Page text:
But The Who and the Stones never really got old, musically speaking.  Their successes, especially as license-to-print-money touring outfits, was based on the ability to get away with playing the same songs they played when they were younger.  The National are a different sort that I think is more specific to bands grew up in the last century but have remained active throughout the current century.  They're old, and they make it cool to be old.  They're not like the Bob Dylans and Nick Caves who are extraordinary figures turned elder statesmen, who earned their status in their early days and continued to add to their legacy for a long time afterward.   The National are ordinary people who make songs about ordinary things that only fortysomething married people care about.  But they sound cool doing it.  There are plenty of precursors to this -- I compare The National to Tindersticks all the time, and Yo La Tengo circa "And Then Nothing Turned Itself Inside Out" is another good example (those bands were much younger than The National are right now, but always sounded much older than they were).  For The National, the more they try to not fit in, the more popular they get.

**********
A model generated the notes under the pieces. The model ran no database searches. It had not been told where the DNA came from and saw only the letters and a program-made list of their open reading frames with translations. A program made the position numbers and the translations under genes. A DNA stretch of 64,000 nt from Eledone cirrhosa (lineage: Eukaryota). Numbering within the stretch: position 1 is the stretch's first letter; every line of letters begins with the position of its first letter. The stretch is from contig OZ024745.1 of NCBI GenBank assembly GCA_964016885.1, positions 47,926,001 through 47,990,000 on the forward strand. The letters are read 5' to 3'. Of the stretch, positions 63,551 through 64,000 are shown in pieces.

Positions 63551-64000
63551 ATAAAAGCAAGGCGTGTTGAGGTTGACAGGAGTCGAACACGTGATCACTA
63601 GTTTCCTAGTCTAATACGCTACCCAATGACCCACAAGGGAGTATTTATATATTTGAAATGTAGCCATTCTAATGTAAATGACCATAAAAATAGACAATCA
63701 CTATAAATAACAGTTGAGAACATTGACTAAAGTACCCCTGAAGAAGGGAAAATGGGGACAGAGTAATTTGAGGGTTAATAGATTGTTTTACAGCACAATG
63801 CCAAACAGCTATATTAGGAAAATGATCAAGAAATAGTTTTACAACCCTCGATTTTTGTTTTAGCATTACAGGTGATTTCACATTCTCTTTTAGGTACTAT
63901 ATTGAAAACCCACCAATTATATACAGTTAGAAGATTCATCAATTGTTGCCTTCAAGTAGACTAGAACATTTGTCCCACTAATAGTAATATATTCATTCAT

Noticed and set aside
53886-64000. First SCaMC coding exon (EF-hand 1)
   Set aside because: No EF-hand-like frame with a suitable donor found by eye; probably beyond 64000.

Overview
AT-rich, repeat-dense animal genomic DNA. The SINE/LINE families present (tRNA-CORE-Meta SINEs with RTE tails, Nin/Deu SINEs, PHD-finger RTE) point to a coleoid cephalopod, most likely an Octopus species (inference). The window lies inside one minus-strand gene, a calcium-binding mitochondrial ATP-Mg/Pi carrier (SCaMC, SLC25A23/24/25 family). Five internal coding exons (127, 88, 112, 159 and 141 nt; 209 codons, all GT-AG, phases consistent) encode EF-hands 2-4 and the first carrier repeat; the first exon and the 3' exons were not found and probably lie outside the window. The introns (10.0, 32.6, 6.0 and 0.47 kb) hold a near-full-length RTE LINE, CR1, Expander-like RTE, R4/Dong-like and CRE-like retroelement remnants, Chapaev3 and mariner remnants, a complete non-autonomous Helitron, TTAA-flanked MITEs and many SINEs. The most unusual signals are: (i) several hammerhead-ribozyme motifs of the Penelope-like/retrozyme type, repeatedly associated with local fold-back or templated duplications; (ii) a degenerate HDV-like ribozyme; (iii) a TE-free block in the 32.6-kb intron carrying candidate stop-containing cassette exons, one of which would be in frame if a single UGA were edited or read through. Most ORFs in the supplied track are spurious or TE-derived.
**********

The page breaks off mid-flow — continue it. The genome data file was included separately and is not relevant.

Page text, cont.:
4.  Carl Craig, Versus (Infine, Planet E)

No techno + orchestral music hybrid has ever lived up to its billing (with the exception of a track from this EP).  Until now.  Carl Craig spent years meticulously mixing and editing this album, not settling for anything less than a complete reimagination of many of his most famous tracks.  Every earlier effort (even by greats like Jeff Mills) seems like techno with cheap strings patches clumsily laid on top.